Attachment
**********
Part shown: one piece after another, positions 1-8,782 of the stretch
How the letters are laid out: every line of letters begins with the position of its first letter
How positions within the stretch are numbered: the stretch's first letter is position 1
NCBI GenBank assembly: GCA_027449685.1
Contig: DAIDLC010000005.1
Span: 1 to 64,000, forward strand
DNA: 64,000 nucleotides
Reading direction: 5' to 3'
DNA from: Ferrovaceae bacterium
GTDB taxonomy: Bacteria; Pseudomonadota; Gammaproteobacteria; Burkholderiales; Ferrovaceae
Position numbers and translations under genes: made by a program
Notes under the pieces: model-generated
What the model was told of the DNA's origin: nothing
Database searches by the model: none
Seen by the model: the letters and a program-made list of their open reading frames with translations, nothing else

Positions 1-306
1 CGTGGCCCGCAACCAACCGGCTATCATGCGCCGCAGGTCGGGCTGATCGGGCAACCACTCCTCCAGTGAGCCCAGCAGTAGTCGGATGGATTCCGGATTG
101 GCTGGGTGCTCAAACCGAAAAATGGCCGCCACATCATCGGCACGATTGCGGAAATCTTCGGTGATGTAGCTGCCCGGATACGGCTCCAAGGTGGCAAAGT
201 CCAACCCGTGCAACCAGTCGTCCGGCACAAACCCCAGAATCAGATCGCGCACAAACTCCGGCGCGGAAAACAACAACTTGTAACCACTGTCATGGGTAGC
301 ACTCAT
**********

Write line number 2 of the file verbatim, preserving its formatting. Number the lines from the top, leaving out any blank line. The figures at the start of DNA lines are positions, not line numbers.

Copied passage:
How the letters are laid out: every line of letters begins with the position of its first letter